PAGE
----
How about this - sign up for a google ID and write an article about how you think all British Born Chinese should be ashamed etc in your typical FOB derogatory stance and email it to Write it in English, not FOBlish and we'll get it published.

      Then you can consider yourself a proper contributor and not a troll.

      And if you cant remember the Boxer article that talks about BBC media that you referenced only a few comments ago, I suggest you go see a doctor. You may have some kind of autism.

    4. @ming, Who claims to be Chinese and from HK and cant speak 2 words in Cantonese? Who are you referring to?

      Dual national of MY and HK? You do realise there is no Hong Kong citizenship, don't you? You have quasi-citizenship, not real dual nationality. You don't even know the law.

      BTW, your Chinese is not that good either Ming, otherwise you'll be reading ONLY Chinese news websites in Chinese characters/text and not English ones like this - which is what 'real' FOBs do, not wannabes.

      Final warning: If you persist with your stupidity, I will ban you for trolling again.

    5. I have no idea what self perceived slights he's on about either. Also, nobody has claimed to be from Hongkong, nobody has said they cant speak cantonese. Very strange character is our ming rev, he doesnt read the articles or follow discussion, instead uses his very wild imagination and invents 'made up' facts out of the blue.

      Speaking of clueless FOBs with wild imagination with made up facts. Have you seen this...

      chunxueping review of our blog!

      "Very bitter, unpleasant, self-pity blog. To me sum up all that is bad with Chinese male in UK.

      They want white girl-friend, run down Chinese girl because she not blonde, blue-eyed with generous chest and then complain that Chinese girl turn her nose up at them."

      HAHA. I have never published any 'self-pity' articles. I have never published any article 'bigging up' white blonde blue eyed women over Chinese women! I have never published any article justifying IR with white blonde women. No commenter anywhere on this blog has ever published a comment saying they want blonde women with blue eyes.

      As always these baseless, factless, incorrect assumptions reveal more about the inner insecurties and personal predjudices and ignorance of the posters themselves than those whom they attack. In this case, this dumb FOB woman chunxueping (who doesn't even live in the UK, but lives in Beijing) thinks she knows all about the BBC male in the UK yet I can make a bet she doesn't know any BBC males in real life, so why say that?

      Obviously, this fallacy that Chinese men want blonde women with blue eyes has to come from somewhere. But where? Since there is no factual evidence of Chinese men wanting blondes or marrying blondes in large numbers, I'm guessing it comes from the Chinese woman's own bitter internalised oppressed imagination of explaining why she has been rejected by Chinese men and thus, thinks she can go for the white man as Chinese men go for blondes.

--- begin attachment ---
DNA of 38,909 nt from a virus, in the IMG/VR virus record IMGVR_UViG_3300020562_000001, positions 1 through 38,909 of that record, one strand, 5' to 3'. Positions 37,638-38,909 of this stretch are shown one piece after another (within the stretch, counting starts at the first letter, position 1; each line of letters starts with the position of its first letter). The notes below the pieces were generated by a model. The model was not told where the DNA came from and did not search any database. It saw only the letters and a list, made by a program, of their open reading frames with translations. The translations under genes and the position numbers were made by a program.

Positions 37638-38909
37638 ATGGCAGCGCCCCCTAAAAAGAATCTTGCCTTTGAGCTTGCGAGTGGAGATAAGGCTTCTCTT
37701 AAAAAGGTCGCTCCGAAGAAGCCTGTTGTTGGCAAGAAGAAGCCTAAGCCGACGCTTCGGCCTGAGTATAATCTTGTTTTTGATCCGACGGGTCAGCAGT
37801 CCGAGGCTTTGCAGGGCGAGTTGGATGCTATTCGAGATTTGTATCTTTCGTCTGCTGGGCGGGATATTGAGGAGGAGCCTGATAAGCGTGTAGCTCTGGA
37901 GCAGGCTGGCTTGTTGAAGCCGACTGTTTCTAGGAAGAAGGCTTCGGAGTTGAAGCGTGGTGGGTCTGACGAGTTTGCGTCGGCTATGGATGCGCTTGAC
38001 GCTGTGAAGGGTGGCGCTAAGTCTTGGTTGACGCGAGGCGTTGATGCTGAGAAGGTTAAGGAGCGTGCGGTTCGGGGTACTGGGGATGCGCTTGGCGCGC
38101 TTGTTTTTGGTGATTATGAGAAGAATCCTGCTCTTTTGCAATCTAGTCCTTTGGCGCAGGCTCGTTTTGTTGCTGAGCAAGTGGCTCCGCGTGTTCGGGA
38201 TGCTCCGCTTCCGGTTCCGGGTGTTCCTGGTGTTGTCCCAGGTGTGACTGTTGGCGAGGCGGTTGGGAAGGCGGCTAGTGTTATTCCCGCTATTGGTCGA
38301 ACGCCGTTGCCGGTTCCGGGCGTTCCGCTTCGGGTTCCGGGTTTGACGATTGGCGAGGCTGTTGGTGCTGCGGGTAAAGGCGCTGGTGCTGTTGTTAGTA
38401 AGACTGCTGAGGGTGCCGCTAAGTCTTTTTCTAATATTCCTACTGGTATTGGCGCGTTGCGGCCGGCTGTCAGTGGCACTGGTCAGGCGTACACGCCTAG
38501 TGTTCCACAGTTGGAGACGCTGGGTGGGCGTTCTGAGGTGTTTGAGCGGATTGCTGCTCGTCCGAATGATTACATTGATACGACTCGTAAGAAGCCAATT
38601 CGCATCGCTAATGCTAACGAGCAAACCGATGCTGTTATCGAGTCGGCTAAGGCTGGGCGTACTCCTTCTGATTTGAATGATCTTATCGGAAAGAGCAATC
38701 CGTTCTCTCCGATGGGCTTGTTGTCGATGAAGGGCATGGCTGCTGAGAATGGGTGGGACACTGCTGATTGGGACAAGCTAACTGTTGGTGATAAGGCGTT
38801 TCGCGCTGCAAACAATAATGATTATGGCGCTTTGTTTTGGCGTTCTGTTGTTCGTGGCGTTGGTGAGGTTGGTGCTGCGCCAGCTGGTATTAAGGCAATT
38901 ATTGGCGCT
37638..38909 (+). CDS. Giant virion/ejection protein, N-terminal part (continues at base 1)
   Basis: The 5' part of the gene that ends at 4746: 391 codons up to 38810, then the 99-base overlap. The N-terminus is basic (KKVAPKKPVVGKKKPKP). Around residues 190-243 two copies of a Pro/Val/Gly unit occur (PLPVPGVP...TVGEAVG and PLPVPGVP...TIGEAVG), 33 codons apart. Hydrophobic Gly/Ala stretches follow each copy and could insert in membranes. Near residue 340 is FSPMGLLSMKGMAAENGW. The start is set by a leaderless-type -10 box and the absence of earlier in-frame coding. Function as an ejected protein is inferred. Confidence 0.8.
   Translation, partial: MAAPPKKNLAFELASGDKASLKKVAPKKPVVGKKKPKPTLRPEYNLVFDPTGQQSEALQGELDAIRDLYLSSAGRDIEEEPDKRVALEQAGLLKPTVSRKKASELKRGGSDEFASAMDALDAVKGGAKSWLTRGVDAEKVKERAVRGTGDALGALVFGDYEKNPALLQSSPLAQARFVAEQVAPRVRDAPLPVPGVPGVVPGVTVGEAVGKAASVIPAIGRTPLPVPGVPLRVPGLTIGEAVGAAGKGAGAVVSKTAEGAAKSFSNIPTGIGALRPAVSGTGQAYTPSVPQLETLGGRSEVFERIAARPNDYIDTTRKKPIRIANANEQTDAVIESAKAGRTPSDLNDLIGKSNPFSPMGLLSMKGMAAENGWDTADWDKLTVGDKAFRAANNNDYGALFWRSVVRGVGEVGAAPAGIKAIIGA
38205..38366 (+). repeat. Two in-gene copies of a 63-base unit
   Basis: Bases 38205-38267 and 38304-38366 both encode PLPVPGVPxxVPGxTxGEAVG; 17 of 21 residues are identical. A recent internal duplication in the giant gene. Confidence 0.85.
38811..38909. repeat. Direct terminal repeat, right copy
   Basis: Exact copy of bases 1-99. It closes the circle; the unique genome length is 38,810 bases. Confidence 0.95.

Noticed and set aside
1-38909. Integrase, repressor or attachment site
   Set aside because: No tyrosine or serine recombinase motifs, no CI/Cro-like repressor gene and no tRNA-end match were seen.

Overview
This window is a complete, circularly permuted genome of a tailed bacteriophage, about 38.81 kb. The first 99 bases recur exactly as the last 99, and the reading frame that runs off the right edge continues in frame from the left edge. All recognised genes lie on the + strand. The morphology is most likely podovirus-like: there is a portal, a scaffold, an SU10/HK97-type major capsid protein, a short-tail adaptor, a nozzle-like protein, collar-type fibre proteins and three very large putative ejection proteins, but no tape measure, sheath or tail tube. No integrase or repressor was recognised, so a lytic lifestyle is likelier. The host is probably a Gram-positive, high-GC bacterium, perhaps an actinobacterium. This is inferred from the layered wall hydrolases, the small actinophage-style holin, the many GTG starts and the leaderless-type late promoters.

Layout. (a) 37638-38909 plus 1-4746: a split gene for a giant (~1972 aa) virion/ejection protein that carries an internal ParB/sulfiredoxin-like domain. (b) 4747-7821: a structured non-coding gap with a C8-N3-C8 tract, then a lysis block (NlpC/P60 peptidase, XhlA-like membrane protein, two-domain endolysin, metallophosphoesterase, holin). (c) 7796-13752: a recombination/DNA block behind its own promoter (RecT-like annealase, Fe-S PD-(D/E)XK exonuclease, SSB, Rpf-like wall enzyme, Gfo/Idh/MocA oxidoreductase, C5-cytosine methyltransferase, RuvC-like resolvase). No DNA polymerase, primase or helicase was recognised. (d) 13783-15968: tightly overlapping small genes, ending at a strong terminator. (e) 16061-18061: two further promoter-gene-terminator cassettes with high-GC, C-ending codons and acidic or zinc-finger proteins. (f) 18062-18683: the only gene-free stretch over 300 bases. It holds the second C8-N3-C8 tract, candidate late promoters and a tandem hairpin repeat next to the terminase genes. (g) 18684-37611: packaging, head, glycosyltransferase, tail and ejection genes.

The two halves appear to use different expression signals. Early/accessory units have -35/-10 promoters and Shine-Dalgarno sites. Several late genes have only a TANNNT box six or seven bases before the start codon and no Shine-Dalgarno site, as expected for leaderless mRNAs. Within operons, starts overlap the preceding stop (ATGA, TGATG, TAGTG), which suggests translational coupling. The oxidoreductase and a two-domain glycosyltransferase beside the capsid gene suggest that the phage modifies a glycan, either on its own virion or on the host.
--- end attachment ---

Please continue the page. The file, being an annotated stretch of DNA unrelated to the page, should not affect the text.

Its interesting Wai the other day said BBCs need to incorporate HK and Mainland FOBs into a new website so we can unite as a community and discuss topics together. Haha, you think we have anything to discuss with these clueless FOBs who know nothing about BBCs or British Chinese?

  7. Its normal, in China due to the famines through the ravages of time (about 1900 of them since 200BC) the wealthy have ALWAYS given out rice and grain to the poor.

    In Hong Kong it even happens today.

    Myself I don't give money to charity. I give time instead. I teach English to needy people. I work a 75 hour job. I have various lessons I take. I have things I need to do, not want NEED to do. I spend hours on my accounts.

    yet I still take 5 hours out a week to do my teaching thing unpaid.

    1. Impressive, as an individual , I wouldn't begin to pretend to match anywhere near those kind of achievements.

      Re:giving back to the community

      Maybe the way British Chinese community is set up.If the first Chinese came here as slaves or shoeshiners to Royalty,it doesnt seem we have outgrown that slavish mentality. Kowtowing just seems to be part and parcel of British Chinese identity , and like many things, we just chose not to question the psychology of British Chinese identity enough.

      Giving back to those in need is one thing , but If theres no genuine of community in the first place, then giving back to the community cannot even begin to exist.

    2. I'm also impressed with Ken.

      Re article: Im not sure those concerned in the article are 'wealthy' just middle class,although I maybe wrong, just look at the guys name.

  8. Ah keep your lousy blog.

    I got more respect for Daniel York than I do for either of you.

    nei hai cienkak, pientai, sutpai che !

    Bye .


    1. With that kind of skewered logic, good riddance.

  9. To sum up, IMO the poverty that needs treating, is British Chinese social identity itself - and us members of British Chinese community who do nothing to reach out to each other or show a real warmth of welcoming or sense of kindness towards each other.

    Those that will regret / suffer are those same BBCs who arguably as adults now, choose to raise their children in the UK without a social identity.

    It may not be apparent now, but at some point, British Chinese complacency towards it's own attitude, may well be affected, and by then it may well be too late.